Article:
MS News that Caught My Eye Last Week: Mayzent in EU for SPMS; Depression, Fatigue, and Quality of Life; Acthar Gel; Soothie Cushion

MS News that Caught My Eye Last Week: Mayzent in EU for SPMS; Depression, Fatigue, and Quality of Life; Acthar Gel; Soothie Cushion

CHMP Favors Mayzent as Oral Treatment Specifically for Active SPMS Patients in EU

Mayzent (siponimod) is one of the newest disease-modifying treatments (DMT). I’m pleased that the Committee for Medicinal Products of Human Use (CHMP), which reviews treatments in the European Union, has recommended that the DMT be approved for active secondary progressive multiple sclerosis (SPMS). But why just for “active” disease? Whether or not MS is considered to be active is generally based on an MRI. But as many people with MS will attest, the disease can progress without MRI evidence. (See my column “If My MRI Is Stable Why Is My Walking Getting Worse?“). In my opinion, dividing SPMS into two categories only serves to delay needed treatment for people classified by MRI as having non-active SPMS but whose disease continues to progress. This is also a problem in the United States, where the Food and Drug Administration takes a similar approach.

The Committee for Medicinal Products for Human Use (CHMP) issued an opinion supporting Mayzent (siponimod) as an oral treatment specifically for adults with active secondary progressive multiple sclerosis (SPMS) in the European Union.

Opinions released by CHMP, an arm of the European Medicines Agency (EMA), carry weight and are generally accepted by the European Commission, which makes the final decisions.

Click here to read the full story.

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Depression, Fatigue Influence Health-related Quality of Life More Than Physical Impairment of MS, Study Reveals

I’m having a hard time wrapping my head around this study because I believe that physical impairment causes depression and fatigue. Take away our physical problems, and we probably wouldn’t be depressed and/or super tired. But eliminate depression and fatigue, and we’re still left with the physical problems that affect our quality of life. So, while depression and fatigue do add to the impact on overall life quality, I don’t think they should be viewed as worse quality of life problems than physical impairment. Is that crazy logic?

Depression and fatigue have a more powerful influence on the overall health-related quality of life, compared to physical impairment, among patients with multiple sclerosis, a new study shows.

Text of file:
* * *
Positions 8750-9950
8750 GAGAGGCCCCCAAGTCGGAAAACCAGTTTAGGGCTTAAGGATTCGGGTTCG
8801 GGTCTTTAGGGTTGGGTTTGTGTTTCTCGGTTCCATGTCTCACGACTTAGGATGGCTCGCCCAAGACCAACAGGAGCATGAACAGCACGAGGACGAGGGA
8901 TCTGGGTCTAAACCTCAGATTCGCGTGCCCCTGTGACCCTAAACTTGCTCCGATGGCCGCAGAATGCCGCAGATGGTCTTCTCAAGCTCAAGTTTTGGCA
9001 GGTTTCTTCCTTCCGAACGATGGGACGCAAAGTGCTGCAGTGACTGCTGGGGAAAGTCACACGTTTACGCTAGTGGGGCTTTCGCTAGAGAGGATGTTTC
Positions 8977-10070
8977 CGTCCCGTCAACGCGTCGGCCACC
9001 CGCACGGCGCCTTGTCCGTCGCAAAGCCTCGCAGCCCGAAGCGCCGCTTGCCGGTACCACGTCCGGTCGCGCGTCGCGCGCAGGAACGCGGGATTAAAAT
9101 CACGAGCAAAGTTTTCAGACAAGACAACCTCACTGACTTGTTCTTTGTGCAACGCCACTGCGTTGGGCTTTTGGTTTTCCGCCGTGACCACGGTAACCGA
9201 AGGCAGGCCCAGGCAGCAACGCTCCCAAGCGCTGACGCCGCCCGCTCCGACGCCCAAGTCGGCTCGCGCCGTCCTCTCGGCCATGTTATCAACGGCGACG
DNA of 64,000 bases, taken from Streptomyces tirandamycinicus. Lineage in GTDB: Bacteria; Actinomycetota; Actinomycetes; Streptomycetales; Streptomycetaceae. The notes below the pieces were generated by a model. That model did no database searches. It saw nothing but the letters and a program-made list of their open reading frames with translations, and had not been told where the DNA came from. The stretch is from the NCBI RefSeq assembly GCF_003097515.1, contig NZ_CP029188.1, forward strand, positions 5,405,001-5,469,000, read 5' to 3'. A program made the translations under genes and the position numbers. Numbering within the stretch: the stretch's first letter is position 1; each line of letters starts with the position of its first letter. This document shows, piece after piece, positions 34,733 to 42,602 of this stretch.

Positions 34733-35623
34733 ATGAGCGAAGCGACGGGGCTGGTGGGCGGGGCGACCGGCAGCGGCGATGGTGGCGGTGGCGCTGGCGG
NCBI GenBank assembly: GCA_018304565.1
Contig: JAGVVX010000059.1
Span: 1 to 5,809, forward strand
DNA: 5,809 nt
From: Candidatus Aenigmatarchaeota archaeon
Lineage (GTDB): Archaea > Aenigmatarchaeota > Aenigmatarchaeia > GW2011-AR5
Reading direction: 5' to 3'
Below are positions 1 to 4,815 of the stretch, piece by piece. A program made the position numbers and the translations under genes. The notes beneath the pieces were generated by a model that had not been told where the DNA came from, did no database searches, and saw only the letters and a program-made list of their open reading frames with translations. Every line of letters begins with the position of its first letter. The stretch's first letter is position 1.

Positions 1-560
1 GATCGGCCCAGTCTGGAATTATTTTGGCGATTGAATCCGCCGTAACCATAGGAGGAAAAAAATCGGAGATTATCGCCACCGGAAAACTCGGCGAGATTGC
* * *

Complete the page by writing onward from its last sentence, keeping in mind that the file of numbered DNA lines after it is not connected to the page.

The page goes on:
The study, “Contributing factors to health-related quality of life in multiple sclerosis,” was published in the journal Brain and Behavior.

Click here to read the full story.

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Acthar Gel Quite Effective at Resolving Relapses as Alternative to Corticosteroids, Study Reports

Many people with MS don’t like steroids. They can bloat you, hype you up, and over time affect bone strength. They can, literally, leave a bad taste in your mouth. So, an alternative treatment to corticosteroids, the standard treatment for MS relapses, is welcome. However, I’m skeptical about this study as it was conducted by researchers from Mallinckrodt, the pharma company that developed and markets Acthar Gel.

Acthar Gel (repository corticotropin injection) is more effective for treating flares in multiple sclerosis (MS) than other alternatives, including intravenous immunoglobulin or plasmapheresis, a claims-based study from Mallinckrodt Pharmaceuticals reports.

The study, “Treatment Effectiveness for Resolution of Multiple Sclerosis Relapse in a US Health Plan Population,” was published in the journal Neurology and Therapy.

Click here to read the full story.

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‘Soothie Cushion’ Designed to Regulate Body Temperature in Travelers With MS, Other Disabilities

This product is being launched just in time for the gift-giving and travel season. Who with MS wouldn’t want to try the Soothie cushion? Who could refuse a sales pitch that includes “enduring comfort … through hot and cold therapy?” The cushion can be used for a half-hour of heat at a time or 10 minutes of cold per hour. Its core can be heated in a microwave or placed in a freezer before insertion into a zippered pocket in the cushion, which can be worn like a backpack or attached to a chair while sitting. I haven’t tried it yet, so I don’t know whether to be hot, cold, or lukewarm about the product.